And that’s not all.

They can’t help but think in binaries. Black or white, true or false – right or wrong.

To them, there’s one right answer. There’s no scope for nuance.

They become annoyed and defensive when their answers don’t match with other’s ideas. They believe everyone should see things their way.

Do you know what else can be a sign of rigid thinking?

According to Nick Wignall, it’s excessive worrying and rumination.

How so?

The emotionally immature spend their brain cycles on worrying about the future or ruminating on the past.

To them, both are ways to obtain a semblance or illusion of power and control.

They have given up trying to control the present.

In contrast, the emotionally mature don’t care much about illusions. Their thoughts remain light on feet, and they adapt as per the need.

The Emotionally Mature are not Prone to Fly off a Handle

Raging Woman

They remain calm and composed. They listen and take in the world before they respond.

By contrast, emotionally immature people are easily triggered.

I’m sure you’ll agree with me on this one – with them around, you feel like walking on eggshells.

You never know when something will get under their paper-thin epidermis and they will launch themselves upon you like the Tasmanian Devil from The Looney Tunes.

They can’t seem to take a pause. They never chew on questions like:

“Did they really mean that?” “Maybe I’m too quick to assume offense?”

They have to make decisions on the fly.

And once they have made that split-second decision, they are brazenly confident about that.

They will fight tooth-and-nail to defend that decision.

They can’t assess a situation objectively and anticipate the future.

So, as the 2000 whitepaper published by George E. Vaillant explains,  they use coping mechanisms that deny, distort, or replace reality.

The result?

They create a mess. One they cannot own up.

Emotionally mature people, on the other hand, have no qualms about taking ownership.

They don’t Resort to Pointing Fingers

The emotionally mature don’t seek to blame someone else for their problems.

However, the emotionally immature find it hard to admit mistakes.

As Susan Heitler also agrees, when things go wrong, they discount the facts and pin the blame on others.

But when anyone else points finger at them, it makes them anxious.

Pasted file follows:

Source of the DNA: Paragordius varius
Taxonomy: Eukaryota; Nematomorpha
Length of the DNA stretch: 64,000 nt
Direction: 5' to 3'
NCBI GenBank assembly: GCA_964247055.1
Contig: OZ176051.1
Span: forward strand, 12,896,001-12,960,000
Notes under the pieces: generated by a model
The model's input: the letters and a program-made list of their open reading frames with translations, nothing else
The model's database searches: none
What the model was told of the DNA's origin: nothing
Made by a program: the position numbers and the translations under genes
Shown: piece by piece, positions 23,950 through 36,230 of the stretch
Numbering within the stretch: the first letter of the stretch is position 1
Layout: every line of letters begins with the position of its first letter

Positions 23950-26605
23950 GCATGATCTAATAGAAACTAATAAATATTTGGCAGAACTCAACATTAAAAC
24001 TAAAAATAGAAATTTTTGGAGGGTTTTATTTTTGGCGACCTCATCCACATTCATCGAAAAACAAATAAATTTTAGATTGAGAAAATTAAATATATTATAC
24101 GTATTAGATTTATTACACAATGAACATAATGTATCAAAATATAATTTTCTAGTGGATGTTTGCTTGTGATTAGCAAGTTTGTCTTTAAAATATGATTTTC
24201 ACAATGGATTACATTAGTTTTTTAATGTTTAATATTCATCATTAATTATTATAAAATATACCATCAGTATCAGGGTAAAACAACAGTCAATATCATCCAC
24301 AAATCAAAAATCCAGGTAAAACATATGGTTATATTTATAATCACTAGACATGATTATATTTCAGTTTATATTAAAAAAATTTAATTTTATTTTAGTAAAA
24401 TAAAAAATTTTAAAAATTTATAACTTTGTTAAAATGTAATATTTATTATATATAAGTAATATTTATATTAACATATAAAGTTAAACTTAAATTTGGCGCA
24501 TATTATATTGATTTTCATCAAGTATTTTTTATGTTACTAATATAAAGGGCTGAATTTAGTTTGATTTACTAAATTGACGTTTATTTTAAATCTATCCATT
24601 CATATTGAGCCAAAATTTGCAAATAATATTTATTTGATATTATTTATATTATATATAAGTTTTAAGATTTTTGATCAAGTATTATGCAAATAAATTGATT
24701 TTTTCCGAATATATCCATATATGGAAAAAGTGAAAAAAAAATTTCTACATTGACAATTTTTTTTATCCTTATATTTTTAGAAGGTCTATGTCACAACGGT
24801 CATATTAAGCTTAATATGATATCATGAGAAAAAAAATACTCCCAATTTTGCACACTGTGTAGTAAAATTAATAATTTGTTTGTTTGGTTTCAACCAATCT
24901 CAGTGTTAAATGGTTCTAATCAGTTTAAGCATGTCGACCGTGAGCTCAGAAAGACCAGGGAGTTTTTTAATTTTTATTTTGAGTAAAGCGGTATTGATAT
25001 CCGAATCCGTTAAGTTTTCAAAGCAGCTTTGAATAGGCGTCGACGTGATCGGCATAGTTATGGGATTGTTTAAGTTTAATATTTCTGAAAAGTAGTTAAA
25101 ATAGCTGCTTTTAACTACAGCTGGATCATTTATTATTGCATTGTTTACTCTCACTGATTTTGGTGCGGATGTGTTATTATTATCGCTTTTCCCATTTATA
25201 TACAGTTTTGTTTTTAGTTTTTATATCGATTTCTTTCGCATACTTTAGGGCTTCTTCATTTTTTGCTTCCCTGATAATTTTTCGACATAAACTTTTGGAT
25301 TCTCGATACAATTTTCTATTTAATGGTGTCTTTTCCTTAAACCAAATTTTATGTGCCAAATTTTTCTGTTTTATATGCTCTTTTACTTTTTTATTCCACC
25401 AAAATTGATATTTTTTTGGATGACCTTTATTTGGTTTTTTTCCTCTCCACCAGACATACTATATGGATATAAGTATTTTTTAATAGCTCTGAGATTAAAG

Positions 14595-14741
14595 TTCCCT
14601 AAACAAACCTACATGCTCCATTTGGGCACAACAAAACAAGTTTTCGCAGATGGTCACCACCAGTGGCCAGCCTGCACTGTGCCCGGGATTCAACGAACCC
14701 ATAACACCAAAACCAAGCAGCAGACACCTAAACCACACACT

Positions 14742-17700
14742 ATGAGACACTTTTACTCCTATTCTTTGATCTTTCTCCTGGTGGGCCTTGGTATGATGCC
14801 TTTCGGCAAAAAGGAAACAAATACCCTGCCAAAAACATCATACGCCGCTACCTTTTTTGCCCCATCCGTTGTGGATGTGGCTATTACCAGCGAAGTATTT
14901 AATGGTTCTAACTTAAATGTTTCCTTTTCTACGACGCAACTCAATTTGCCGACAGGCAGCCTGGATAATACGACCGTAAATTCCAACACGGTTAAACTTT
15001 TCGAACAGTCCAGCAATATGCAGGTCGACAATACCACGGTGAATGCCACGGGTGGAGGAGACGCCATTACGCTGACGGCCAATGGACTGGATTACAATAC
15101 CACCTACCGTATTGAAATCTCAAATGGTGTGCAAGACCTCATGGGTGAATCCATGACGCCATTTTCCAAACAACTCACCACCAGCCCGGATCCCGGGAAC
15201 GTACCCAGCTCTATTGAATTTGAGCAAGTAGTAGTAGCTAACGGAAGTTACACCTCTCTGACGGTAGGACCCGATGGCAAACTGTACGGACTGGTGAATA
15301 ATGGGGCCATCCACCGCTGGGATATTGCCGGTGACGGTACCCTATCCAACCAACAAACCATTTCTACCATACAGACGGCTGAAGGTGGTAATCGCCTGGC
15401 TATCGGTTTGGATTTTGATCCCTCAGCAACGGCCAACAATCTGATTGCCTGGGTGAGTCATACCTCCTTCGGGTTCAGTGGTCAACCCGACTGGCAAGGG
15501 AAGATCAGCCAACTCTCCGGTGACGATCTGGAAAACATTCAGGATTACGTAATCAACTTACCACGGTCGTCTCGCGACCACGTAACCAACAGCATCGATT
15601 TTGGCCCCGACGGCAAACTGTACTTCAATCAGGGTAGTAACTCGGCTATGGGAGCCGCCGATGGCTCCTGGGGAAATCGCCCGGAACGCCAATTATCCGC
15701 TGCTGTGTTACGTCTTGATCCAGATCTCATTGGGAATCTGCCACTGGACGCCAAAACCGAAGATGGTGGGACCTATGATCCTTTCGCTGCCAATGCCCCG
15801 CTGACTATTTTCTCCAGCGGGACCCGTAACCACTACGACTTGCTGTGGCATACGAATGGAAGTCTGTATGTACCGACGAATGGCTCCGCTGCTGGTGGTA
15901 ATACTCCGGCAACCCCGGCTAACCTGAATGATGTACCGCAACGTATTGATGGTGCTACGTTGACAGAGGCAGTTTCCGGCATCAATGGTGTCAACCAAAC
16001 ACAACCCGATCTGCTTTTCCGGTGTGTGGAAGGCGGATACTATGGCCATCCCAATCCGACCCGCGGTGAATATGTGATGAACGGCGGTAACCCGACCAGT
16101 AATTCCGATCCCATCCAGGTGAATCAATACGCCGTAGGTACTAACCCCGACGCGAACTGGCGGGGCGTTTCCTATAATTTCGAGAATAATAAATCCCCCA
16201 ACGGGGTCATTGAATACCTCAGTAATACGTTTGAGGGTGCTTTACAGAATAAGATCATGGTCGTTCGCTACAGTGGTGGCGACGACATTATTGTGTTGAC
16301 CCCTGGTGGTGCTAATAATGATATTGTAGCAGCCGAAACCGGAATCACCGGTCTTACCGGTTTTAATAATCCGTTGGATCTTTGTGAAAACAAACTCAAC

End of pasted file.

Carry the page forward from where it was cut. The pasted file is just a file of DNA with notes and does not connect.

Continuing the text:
Why?

They are scared that the blame would expose their fractured sense of self to the world. So they feel an urgent need to shift the blame to someone else.

They don’t express gratitude.

Through the skewed lens they view the world, everyone seems to go out of their way to make their life difficult.

So they are fed up with everyone and everything. They remain stuck in rehashing everything that’s gone wrong.

In contrast, emotionally mature people accept accountability for their actions as a means to learn and grow.

The Emotionally Mature don’t feel Flustered to Convey Disappointment

disappointed woman

They remain undaunted and convey their disappointment by healthy means.

But, emotionally immature people have no healthy way to convey displeasure or disappointment.

So, as this School of Life video explains, they resort to one of these three methods:

Sulking

They pull their shutter down when they get upset.

But then they deny anything’s wrong. Instead, they choose passive-aggressive hints.

To them, the insult to their pride and dignity feels too great.

They hope against hope that the other person will magically understand what they have done, and fix it – without them needing to speak.

Do you see how futile that sounds?

Raging

Or, they explode at the first person they come into contact with. Acting out, yelling, and creating a scene makes them feel powerful.

But inside, they feel helpless. They are afraid of losing control.

They are unable to express their vulnerability in a healthy way.

So they encode their fear and anxiety in a wrapper of insults and viciousness, and hope that you would be mature enough to decode them and get through to them.

They seem scary, but do you see how impotent they really are?

Stonewalling

Or, when upset with someone, the emotionally immature ice them out. They pretend that the relationship never meant anything to them.

The truth?

They find it hard to admit that the other person has power over them.

To them, it’s easier to put up a strenuous wall of indifference. They cannot find the strength within themselves to be vulnerable.

Instead, they insist that they haven’t noticed a slight and wouldn’t give a damn anyway.